For more details, you can check the following arXiv report: "Finite-Horizon Markov Decision Processes with State Constraints", by Mahmoud El Chamie, Behcet Acikmese

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    $\begingroup$ Welcome to the site, @guest. This is a nice contribution. We appreciate the understanding of the formatting options & the inclusion of the paper as an authoritative reference. We'd appreciate more such contributions from time to time when it suits your fancy. Why not register your account (you can find out how in the My Account section of our help center)? Since you're new here, you may also want to take our tour, which has information for new users. $\endgroup$ – gung Jan 26 '16 at 21:59
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why is it that $π^∗$ has the property that its the optimal policy for all states?

This is actually because of Markov property of environment. Markov property states that the history of previous states and actions leading to state $s$ does not affect $R(s)$ and $P_{sa}(s')$. So in any state s, the optimal policy for that state can only consider $\forall a: R(s, a), P_{sa}(s')$ without considering how it has reached s.

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I didn't dive in the details for quite some time, but it appears very intuitive to me that $π^∗$ is valid for all states if you take practical examples.

The case of solving a maze is one of these: the agent is (potentially randomly positioned) in a maze and is trying to get out of it. It gets rewarded only when it finds the exit (first image). Through experiences and propagation of the reward, it will learn what path to choose from any position (second image). So the optimal policy does provide the best direction (action) choice for any position (state).

Of course, a more thorough explanation through the math is still due ;-)

One solved path with reward learned Maze solved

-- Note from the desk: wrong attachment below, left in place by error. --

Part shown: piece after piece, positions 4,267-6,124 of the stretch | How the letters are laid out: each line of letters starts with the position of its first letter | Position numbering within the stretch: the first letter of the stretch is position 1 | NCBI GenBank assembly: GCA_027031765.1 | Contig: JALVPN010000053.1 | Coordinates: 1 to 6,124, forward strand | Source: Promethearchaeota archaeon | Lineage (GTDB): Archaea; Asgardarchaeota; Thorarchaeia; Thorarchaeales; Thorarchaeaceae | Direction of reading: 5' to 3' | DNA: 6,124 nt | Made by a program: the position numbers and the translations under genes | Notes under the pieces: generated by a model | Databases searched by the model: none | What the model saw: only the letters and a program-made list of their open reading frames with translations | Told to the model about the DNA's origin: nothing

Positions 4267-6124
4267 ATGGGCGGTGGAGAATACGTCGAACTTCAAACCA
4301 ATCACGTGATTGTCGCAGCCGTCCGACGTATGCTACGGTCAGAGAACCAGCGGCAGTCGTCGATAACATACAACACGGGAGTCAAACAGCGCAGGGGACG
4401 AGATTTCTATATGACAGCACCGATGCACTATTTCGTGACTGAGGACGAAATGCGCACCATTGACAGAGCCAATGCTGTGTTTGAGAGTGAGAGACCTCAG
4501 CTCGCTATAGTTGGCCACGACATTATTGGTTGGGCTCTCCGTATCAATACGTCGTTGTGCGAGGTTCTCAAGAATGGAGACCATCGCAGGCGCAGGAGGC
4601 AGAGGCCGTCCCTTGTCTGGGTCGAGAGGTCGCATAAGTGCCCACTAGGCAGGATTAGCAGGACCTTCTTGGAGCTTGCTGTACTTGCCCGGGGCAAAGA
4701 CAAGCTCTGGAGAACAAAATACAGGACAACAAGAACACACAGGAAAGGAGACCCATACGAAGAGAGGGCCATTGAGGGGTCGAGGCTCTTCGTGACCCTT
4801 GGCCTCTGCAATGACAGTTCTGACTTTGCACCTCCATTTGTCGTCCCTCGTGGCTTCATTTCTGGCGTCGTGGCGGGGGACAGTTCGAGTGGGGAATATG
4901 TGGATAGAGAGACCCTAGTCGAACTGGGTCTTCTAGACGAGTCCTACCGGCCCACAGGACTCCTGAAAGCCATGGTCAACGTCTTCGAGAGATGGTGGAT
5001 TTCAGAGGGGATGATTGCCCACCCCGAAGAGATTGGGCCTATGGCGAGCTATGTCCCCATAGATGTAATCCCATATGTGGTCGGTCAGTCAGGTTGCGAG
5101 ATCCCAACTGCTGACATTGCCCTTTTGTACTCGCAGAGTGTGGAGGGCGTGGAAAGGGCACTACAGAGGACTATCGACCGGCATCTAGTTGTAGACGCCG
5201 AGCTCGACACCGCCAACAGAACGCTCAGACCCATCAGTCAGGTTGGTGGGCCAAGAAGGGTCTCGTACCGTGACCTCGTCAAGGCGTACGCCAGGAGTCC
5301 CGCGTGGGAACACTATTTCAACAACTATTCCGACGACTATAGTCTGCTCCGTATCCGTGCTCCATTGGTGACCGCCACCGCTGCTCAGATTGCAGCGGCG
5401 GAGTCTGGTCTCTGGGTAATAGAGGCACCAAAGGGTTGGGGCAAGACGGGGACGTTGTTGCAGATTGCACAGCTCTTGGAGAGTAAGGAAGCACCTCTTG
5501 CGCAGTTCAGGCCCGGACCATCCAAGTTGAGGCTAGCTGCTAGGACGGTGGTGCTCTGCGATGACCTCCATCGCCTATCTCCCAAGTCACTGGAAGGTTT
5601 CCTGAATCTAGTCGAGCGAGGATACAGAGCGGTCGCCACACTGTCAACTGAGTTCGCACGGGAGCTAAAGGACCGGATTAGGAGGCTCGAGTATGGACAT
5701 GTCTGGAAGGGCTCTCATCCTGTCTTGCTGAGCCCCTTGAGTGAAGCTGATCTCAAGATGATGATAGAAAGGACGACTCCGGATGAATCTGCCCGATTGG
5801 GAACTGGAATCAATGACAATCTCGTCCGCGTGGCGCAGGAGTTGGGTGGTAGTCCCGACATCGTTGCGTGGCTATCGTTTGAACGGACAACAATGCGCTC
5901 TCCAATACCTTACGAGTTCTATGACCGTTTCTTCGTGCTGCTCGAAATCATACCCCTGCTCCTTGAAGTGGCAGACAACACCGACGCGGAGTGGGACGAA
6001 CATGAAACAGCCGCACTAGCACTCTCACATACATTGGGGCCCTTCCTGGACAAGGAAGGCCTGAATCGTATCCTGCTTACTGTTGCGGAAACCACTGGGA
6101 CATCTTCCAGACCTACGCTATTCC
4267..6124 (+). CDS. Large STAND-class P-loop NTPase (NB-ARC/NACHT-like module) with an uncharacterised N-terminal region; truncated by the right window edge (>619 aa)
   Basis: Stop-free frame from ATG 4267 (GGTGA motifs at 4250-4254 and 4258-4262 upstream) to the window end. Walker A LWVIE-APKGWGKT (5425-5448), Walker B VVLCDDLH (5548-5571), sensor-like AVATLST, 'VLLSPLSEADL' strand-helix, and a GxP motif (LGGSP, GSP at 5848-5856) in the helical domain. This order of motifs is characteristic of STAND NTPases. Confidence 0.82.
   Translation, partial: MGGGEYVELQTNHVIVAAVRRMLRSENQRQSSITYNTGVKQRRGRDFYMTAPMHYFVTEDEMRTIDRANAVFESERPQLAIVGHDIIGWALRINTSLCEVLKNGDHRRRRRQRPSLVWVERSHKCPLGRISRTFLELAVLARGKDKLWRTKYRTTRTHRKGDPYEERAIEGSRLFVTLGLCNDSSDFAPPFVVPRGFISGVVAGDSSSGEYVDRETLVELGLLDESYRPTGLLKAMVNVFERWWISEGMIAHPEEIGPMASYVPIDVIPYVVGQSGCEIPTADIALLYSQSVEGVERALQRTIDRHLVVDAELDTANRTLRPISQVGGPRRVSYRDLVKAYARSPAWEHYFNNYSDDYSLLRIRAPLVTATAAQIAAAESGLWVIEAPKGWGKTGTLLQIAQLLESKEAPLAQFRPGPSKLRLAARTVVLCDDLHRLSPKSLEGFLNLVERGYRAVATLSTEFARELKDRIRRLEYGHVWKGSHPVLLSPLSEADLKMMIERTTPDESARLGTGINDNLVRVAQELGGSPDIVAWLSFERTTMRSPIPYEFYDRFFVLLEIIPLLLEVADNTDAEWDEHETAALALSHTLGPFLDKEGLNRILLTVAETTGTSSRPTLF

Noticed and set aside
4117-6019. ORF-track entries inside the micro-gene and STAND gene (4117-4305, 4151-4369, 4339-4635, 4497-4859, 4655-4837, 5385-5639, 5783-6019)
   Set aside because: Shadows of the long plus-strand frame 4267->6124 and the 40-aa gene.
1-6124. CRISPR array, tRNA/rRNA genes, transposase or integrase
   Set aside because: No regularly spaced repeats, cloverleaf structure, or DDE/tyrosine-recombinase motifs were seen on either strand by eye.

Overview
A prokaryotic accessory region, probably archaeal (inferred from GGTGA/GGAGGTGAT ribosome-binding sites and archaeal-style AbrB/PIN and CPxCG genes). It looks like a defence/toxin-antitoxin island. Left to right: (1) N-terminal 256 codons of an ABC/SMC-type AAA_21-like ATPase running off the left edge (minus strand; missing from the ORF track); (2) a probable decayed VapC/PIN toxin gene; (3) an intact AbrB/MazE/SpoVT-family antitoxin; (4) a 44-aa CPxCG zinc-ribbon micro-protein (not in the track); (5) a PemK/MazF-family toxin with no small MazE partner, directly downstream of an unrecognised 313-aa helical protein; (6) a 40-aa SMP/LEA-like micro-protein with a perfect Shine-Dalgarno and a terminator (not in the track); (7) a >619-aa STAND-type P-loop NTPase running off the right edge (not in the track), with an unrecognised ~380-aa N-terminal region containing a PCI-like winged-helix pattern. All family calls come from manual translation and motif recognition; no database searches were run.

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In my opinion, any policy that achieves the optimal value is an optimal policy. Since the optimal value function for a given MDP is unique, this optimal value function actually defines a equivalent class over the policy space, i.e., those whose value is optimal are actually equivalent. In other words, although optimal policies may be different to each other (for a given state they may take different action sequences to achieve the same optimal value), their value function is the same. In this sense, no matter which state you are at, as the optimal value for this state is the same, the policies achieving this optimal value are essentially the same and they are all optimal policy at this state.

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  • $\begingroup$ I don't follow what you are saying in your answer/ $\endgroup$ – Michael Chernick Mar 15 '18 at 5:09
  • $\begingroup$ I mean that we have lots of optimal policies, and their optimal value function at a given state are the same. So there is no need to tell one optimal policy from another at any state. If you are optimal policy, then you have the property that you achieves the optimal state value at each state, so why to differentiate you from other optimal policies - no point to do that. $\endgroup$ – robotrunner Mar 15 '18 at 5:40